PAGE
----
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Mental Health Mondays:
The Safety of Play

by Emily Odjaghian
Mental Health Clinician
Lucy Daniels Center

The next time you walk past your child playing diligently with his or her toys, look closer and you’ll see your child is working out life’s complex riddles through the safety of play. Play fulfills many needs in childhood: connection, comfort, competence, reflection, mastery, and so on. As children get older and their toys and games collect dust in the corner, the utility and meaningfulness of play still stays with all of us, though it may look different; just think of your beloved hobbies, game night with friends, or what comes over you when you pass by hopscotch squares chalked on the street.

When a child plays, it is both fun and serious business. Because young children do not yet possess the capacity to tackle conflicts and challenges in direct and reflective conversations, he or she instead creates a play world where challenges, skills, upsets, events, wishes, and many other things can be explored within the protective world of play. In play, building blocks are no longer just blocks. They are now the castle wherein the knight may build his defenses, feel strong against threats, strategize to defeat the monsters at the gate, and feel pride for having mastered such a scary situation.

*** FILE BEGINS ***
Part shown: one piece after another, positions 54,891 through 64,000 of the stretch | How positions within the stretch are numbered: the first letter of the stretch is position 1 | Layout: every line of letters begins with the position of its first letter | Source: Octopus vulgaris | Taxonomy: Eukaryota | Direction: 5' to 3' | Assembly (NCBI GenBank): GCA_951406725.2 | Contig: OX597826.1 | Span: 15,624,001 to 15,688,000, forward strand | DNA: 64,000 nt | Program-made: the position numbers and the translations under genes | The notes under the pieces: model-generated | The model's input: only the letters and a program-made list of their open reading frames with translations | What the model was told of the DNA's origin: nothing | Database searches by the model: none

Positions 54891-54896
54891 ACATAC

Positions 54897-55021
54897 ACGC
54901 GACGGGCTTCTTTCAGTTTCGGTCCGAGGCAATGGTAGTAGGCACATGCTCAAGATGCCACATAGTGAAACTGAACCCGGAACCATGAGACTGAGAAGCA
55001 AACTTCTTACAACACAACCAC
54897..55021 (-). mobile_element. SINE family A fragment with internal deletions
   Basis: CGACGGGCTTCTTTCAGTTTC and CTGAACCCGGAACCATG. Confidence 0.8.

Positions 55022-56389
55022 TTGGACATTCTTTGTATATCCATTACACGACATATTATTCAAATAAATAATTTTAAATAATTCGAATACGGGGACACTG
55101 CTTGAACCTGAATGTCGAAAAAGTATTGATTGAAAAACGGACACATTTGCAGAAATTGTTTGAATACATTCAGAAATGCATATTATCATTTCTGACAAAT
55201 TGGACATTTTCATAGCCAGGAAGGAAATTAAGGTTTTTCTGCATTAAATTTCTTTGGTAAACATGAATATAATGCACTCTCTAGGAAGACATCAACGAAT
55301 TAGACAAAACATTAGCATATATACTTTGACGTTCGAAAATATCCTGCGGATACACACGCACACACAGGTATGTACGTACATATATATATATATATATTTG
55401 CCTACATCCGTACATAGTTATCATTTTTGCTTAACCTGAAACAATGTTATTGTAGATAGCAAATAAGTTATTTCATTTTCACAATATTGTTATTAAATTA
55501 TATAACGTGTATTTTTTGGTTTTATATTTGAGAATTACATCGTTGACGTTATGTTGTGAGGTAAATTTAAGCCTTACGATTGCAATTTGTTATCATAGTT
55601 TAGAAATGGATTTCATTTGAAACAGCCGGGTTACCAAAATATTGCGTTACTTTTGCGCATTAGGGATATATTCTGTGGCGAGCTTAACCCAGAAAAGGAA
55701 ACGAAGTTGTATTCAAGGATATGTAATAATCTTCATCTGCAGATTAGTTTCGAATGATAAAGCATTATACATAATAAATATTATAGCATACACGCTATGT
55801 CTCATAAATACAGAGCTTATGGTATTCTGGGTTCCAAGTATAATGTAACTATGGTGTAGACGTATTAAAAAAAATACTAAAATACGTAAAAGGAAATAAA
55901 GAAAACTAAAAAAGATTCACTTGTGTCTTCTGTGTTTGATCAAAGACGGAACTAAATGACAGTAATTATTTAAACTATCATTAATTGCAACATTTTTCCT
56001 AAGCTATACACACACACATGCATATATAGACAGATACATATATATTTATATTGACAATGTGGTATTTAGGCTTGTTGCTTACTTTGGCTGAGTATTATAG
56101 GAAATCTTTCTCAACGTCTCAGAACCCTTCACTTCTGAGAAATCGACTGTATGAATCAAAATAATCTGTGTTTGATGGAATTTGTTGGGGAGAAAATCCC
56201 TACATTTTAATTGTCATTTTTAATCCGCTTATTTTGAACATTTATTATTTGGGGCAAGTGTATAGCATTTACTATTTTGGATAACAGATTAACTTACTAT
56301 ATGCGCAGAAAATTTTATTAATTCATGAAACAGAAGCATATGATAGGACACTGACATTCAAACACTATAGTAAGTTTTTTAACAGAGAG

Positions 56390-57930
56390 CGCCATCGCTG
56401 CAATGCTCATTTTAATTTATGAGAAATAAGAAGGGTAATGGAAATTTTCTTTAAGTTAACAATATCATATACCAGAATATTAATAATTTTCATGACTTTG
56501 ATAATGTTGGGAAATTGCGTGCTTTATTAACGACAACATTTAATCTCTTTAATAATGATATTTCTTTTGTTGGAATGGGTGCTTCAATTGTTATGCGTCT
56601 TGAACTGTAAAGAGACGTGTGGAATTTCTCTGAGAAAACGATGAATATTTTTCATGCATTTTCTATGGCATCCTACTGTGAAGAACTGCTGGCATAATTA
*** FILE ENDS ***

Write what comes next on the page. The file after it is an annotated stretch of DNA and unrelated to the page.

The next time you walk past your playing child and this springs to your mind, also know that your child’s invitation for you to join them in their play world is deeply meaningful. Your willingness to be with your child, whether it’s simply your relaxed presence sitting close by or your active participation in a game, builds a deeper, more secure, and more trusting connection with your child. If your young child invites you to play and you’re not sure how to do so, I have one piece of advice for now: follow their lead. They are giving you a window in their world of feelings, thinking, and problem solving, and entering that world may teach you something new.

Lucy Daniels Center Farley-Manning Family Guidance Service (FGS) provides onsite and telehealth therapy for children ages birth – 12 and families at the Lucy Daniels Center. Currently, we are operating remotely due to Covid-19 and instead are taking referrals for telehealth services only.

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